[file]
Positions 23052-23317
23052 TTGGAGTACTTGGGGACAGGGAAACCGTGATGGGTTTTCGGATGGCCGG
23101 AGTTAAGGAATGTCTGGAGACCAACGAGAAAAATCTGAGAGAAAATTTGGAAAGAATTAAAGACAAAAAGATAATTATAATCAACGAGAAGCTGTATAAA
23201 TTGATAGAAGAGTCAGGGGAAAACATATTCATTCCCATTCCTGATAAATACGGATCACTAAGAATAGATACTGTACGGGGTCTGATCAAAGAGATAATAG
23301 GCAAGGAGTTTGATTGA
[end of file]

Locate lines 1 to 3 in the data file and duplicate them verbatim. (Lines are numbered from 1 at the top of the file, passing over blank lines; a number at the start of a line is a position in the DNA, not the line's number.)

Positions 23052-23317
23052 TTGGAGTACTTGGGGACAGGGAAACCGTGATGGGTTTTCGGATGGCCGG
23101 AGTTAAGGAATGTCTGGAGACCAACGAGAAAAATCTGAGAGAAAATTTGGAAAGAATTAAAGACAAAAAGATAATTATAATCAACGAGAAGCTGTATAAA